Baxter Black is a cowboy poet, former large animal veterinarian and entertainer of the agricultural masses. As he puts it, “he has a narrow following, but it’s deep!” For over 25 years he has traveled the U.S. and Canada, scattering his wit and observations to folks looking for a bright spot in their day.
When asked how many books he has written, he quotes the late Franklin Delano Roosevelt, “Altogether, too many.” Over one million books and audios sold, a weekly column, a weekly radio program, a weekly television program …there’s no place to hide if you live in the country!
He has poked his head above the horizon long enough to attract urban followers (gentiles, he calls them), through National Public Radio, public television, Johnny Carson’s Tonight Show, Random House and USA Today.
Baxter says his life has been blessed, “I like what I do. I have a great home to come home to, a couple good horses, a few cows, a good dog, and friends everywhere I go. I’m square with God and I make a living entertaining people I care about.
“My audience is my inspiration,” he says, “Every cowboy, rancher, vet, farmer, feed salesman, ag teacher, cowman and rodeo hand has a story to tell, and they tell it to me. I Baxterize it and tell it back to ‘em! It doesn’t seem fair, does it?”
If you look around, you’re not more than one or two degrees of separation from his omni-cowboy presence! He’s kinda like a good pair of boots, a faithful cowdog, or even the flu. Try him out, he’s contagious!
You can find him in Benson, Arizona at baxterblack.com. He’s the real thing. Because, as he says, “You can’t be what you aren’t!”
Wylie and the Wild West - Wylie Gustafson is a native Montanan singer/songwriter who lives the songs he writes. With 3 decades of writing, recording and performing under his belt, Wylie has matured into a dynamic talent, and has become one of the few authentic voices of the West. One critic called him, “…the coolest cowpoke around. Forget everything you hate about modern country, this guy is old-school cool without being a tired period piece”. His friendly demeanor is born from his unpretentious life as a working class cow-horseman on the remote rangelands of the American high-plains.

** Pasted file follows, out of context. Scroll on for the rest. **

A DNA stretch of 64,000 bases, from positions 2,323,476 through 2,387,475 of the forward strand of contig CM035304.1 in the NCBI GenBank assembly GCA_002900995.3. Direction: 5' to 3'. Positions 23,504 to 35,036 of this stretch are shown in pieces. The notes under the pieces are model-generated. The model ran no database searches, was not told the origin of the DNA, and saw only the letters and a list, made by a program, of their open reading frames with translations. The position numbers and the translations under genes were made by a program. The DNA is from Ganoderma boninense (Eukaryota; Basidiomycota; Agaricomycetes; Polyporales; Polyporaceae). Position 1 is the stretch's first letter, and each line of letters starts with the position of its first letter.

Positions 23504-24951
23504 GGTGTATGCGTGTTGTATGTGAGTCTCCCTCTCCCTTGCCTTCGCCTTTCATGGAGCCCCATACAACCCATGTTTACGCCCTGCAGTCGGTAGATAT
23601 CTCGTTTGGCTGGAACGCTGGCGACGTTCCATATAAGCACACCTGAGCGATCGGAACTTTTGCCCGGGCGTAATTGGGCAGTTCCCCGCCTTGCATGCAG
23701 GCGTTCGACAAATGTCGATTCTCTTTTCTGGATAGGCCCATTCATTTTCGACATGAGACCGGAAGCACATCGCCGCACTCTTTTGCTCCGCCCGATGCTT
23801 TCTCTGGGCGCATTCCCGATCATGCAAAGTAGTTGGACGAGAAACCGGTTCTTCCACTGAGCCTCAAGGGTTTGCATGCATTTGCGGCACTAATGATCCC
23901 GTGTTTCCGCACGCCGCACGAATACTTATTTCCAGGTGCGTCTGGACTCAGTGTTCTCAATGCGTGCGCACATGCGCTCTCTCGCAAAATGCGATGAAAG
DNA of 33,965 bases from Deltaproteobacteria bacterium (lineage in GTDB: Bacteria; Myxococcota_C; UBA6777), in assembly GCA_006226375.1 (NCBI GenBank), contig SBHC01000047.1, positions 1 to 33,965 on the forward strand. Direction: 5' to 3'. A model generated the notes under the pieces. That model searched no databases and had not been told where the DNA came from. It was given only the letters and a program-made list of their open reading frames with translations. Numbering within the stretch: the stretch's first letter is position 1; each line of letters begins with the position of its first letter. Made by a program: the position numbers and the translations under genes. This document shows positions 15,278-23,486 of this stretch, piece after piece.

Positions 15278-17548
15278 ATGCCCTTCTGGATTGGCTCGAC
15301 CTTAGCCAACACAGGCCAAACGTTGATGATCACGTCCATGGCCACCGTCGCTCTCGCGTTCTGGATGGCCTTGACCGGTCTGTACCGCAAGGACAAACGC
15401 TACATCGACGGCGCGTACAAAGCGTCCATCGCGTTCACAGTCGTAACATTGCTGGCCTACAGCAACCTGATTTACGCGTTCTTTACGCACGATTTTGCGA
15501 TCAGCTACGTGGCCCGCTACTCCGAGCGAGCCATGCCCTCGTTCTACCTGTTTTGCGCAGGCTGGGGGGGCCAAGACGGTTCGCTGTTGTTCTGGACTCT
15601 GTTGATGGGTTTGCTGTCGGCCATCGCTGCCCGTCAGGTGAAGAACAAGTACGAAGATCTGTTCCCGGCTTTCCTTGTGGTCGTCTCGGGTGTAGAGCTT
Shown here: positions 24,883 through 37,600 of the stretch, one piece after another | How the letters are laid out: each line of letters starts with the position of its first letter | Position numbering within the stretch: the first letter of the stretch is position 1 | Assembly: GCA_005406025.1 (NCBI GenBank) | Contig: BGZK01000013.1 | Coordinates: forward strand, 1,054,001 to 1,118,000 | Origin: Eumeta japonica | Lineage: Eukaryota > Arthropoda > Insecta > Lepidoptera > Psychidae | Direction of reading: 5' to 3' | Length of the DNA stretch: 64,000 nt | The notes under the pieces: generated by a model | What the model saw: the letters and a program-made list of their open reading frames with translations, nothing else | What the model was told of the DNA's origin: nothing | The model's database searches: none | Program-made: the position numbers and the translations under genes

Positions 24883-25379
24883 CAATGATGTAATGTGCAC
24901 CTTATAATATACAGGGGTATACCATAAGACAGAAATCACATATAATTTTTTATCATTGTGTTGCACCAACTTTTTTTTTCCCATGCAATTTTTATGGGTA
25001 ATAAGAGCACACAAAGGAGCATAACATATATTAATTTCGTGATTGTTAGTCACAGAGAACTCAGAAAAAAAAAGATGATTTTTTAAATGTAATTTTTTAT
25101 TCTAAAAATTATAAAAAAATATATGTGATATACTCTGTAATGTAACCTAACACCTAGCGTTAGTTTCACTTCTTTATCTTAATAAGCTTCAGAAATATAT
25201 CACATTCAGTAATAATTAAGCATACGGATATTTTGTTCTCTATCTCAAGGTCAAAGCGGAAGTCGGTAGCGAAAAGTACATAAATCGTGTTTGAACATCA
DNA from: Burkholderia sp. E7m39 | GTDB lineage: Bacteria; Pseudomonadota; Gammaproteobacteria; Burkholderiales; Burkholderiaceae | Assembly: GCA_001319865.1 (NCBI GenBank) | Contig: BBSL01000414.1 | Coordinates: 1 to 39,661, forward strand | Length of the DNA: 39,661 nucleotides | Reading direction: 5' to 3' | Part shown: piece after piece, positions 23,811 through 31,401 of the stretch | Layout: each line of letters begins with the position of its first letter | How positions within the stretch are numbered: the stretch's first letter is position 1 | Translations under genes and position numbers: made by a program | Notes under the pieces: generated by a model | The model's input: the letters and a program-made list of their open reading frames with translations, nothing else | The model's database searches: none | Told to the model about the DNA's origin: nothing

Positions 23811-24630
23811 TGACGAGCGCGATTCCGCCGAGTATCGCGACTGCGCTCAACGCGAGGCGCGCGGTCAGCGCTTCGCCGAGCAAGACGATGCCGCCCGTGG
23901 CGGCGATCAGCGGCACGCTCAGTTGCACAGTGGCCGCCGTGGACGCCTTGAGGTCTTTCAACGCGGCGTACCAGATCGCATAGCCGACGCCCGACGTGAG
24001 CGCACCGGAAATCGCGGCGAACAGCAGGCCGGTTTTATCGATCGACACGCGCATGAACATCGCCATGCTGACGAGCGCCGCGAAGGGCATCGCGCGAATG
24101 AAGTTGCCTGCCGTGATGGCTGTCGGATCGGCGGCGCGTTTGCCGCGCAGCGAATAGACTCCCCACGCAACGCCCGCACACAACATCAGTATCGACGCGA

photo by Bill Watts, Bill Watts.com
Despite his successful career in music and yodeling, when not touring he still gets up every day and tends to the livestock on his Quarter Horse ranch near the town of Conrad, Montana. It grounds him and is the backbone of his art. The secret of Wylie’s honest, uplifting and soulful music isn’t in any musical formula or flashy gimmick. Its purity lies in Wylie’s character: earnest and hard-working, beaming with friendly vigor, topped off with a smile as welcoming as the Big Sky sunshine.
Like Traditional Country and Bluegrass; Cowboy music comes from a real place in America that often gets overlooked by the corporate music machine. Its depth, breadth, emotion and rhythms are what inspire listeners to seek what has been missing in the industrial push for the lowest-common-denominator styles of song.
For over the last 25 years, Wylie and his band, The Wild West, have performed their refreshing blend of cowboy, swing, folk and yodeling music worldwide. They are hugely popular on the festival and theatre circuit.
Brenn Hill is a singer/songwriter who doesn’t just sing about the American West, he reveals its heart to anyone who will take the time to listen. His most recent release is “Ode To Selway”. Like each of his prior recordings it serves as a pathway into and through his own personal journey. Brenn is not just an observer or narrator of our Western story, but one of its strongest interpreters. Life’s trials and tribulations are his raw material.